Disbelief

I don’t understand how this can be happening. Half a million turbinate reductions are being done yearly in the United States. Worldwide, the number is in the millions. Some percentage of these counter-intuitive nasal surgeries results in the condition called Empty Nose Syndrome Since it happened to me in October 2007, I’ve met dozens of ENS victims in cyber space.  We are all engaged in a desperate, daily struggle for the strength to cope with mind-bending nasal discomfort, pain and breathlessness.

We exist in a state of ongoing shock and disbelief no matter how long ago this may have happened. Every day we wake up to lives forever altered by something that simply cannot be true: A doctor did this to us. A doctor cut functioning, healthy tissue out of our noses. In many cases, we were not told this was going to happen. In most cases, the issues for which we saw the ENT were minor—allergies, stuffiness, snoring, sleep apnea and ear ringing, to name a few.

According to Doctor Eugene Kern, founder of the term “Empty Nose Syndrome,” we all “share the same symptom complex…difficulty breathing, crusting, bleeding, pain, a change in [our] sense of well-being…”

http://www.emptynosesyndrome.org/what_is_ens.php

I would add to this complex of symptoms—disbelief. Acquiring Empty Nose Syndrome is a bit like experiencing an alien abduction. Your whole sense of reality is challenged. You cannot believe that a doctor did this to you. You cannot believe that any doctor thinks this is a good idea. You cannot believe that any intelligent person thinks this is a good idea. Before this happened, you thought that doctors were intelligent people. Ah yes, let’s just hack bone and mucosa out of the nose, rip out that pesky immune system, get rid of that extraneous organ of breathing. Hand me the chainsaw, nurse!

You can identify an Empty Nose Syndrome victim by his or her expressions of disbelief: “Did you even think that doctors did that?” “It’s like medieval times, isn’t it?” “Did you think you had to ask if he was going to cut bone out of your nose?”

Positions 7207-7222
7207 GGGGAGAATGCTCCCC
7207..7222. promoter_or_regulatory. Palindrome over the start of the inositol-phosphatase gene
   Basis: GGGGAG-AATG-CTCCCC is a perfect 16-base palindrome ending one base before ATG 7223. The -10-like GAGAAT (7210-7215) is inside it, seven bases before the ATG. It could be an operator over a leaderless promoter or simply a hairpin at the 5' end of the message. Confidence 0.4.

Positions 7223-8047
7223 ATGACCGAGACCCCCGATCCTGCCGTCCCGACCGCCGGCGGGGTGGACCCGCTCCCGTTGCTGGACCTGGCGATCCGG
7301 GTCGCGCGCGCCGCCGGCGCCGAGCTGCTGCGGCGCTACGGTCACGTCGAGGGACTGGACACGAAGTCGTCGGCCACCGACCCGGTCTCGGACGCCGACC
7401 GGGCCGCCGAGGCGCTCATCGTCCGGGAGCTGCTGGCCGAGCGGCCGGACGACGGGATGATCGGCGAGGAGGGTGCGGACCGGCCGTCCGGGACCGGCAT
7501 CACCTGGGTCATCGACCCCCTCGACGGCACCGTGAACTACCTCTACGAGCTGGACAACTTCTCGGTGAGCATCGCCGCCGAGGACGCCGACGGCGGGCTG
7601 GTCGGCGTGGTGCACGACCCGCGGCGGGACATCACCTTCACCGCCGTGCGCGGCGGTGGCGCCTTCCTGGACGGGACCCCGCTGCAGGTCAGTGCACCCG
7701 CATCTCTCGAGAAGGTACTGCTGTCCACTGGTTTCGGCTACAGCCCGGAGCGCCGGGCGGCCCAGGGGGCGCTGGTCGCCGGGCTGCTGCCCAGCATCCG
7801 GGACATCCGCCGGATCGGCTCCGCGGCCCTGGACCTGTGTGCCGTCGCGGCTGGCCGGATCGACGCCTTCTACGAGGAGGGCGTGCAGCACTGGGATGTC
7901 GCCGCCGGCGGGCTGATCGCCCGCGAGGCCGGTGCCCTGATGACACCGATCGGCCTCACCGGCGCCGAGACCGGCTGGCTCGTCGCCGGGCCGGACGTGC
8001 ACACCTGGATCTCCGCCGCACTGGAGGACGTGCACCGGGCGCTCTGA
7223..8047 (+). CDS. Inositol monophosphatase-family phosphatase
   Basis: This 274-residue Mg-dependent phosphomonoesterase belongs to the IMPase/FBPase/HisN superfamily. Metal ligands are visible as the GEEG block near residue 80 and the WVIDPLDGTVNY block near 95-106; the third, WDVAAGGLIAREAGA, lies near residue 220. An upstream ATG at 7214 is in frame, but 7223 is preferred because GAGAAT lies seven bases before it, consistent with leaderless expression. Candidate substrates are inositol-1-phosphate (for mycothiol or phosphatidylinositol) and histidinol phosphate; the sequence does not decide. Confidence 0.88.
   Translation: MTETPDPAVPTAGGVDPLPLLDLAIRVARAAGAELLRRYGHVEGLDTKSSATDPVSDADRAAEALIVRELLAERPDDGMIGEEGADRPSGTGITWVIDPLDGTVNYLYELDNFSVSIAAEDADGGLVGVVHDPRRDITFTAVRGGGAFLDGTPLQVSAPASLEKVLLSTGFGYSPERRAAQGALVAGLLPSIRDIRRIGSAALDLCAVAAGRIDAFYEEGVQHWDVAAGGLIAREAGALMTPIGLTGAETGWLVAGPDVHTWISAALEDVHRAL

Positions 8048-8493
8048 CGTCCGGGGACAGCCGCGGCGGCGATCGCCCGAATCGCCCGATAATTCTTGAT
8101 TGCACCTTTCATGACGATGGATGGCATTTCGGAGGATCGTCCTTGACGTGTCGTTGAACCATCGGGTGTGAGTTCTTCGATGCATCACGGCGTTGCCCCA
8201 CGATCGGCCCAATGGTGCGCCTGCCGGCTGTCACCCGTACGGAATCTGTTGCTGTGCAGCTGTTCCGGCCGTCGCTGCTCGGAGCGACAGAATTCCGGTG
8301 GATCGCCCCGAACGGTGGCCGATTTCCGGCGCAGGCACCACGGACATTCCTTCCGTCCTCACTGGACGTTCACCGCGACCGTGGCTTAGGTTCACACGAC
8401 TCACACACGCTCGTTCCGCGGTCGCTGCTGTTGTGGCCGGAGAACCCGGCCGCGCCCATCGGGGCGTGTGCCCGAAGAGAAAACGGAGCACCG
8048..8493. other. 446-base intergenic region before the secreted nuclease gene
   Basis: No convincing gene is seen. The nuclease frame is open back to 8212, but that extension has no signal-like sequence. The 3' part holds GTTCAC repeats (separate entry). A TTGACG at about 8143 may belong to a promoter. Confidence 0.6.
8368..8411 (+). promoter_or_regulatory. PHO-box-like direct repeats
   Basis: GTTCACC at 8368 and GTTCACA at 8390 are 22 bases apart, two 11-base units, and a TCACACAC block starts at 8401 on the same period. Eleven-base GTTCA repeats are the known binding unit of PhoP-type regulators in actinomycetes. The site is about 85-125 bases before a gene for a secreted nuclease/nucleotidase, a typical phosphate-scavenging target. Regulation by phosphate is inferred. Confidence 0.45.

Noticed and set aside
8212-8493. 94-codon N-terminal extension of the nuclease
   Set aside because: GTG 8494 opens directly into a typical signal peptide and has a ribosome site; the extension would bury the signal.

I will always remember the first shock waves. I woke in the night about ten days after the surgery to the sense of my nose having been replaced by a dry, burning gulch. I did not know that bone or mucosa had been removed from my nose. A tight fist of fear closed around my heart. In such moments, one clings for dear life to one’s beliefs about how the world works. It was out of the question—of course—that the doctor had caused me permanent harm. It was simply a terrifying—but temporary—side effect of the surgery. It could not be anything else. How I struggled to calm myself in those dark hours. I didn’t know about saline spray. I had never even used a nasal spray. I dipped my fingers in water and kept moistening my nostrils. It didn’t do any good.

As the days passed without improvement, my shock and disbelief grew. This could not be permanent! What kind of crazy, mad scientist would turn a blessedly comfortable nose into this?! Certainly not a doctor.

So I asked him, “Is this dryness temporary?”

“No,” he said, “It’s permanent. Your nose will always be drier because it’s more open, now.”

Excuse me? Was he suggesting that he had intended to do this to me? Invisible flying saucers circled my head. I concluded that I must have heard him wrong.

“The dryness,” I repeated. “Will my nose always be this dry?”

“I believe I answered your question,” he said.

And so my disbelief became a permanent condition.  As it is for every sane person who encounters Empty Nose Syndrome. Including doctors. “I had to deal with this medically and emotionally,” Dr. Kern says in his lecture.  “This was for non-malignant disease…”

http://www.emptynosesyndrome.org/what_is_ens.php

How can this be happening?

What can we do to make it stop?

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~ by ens3 on May 20, 2010.

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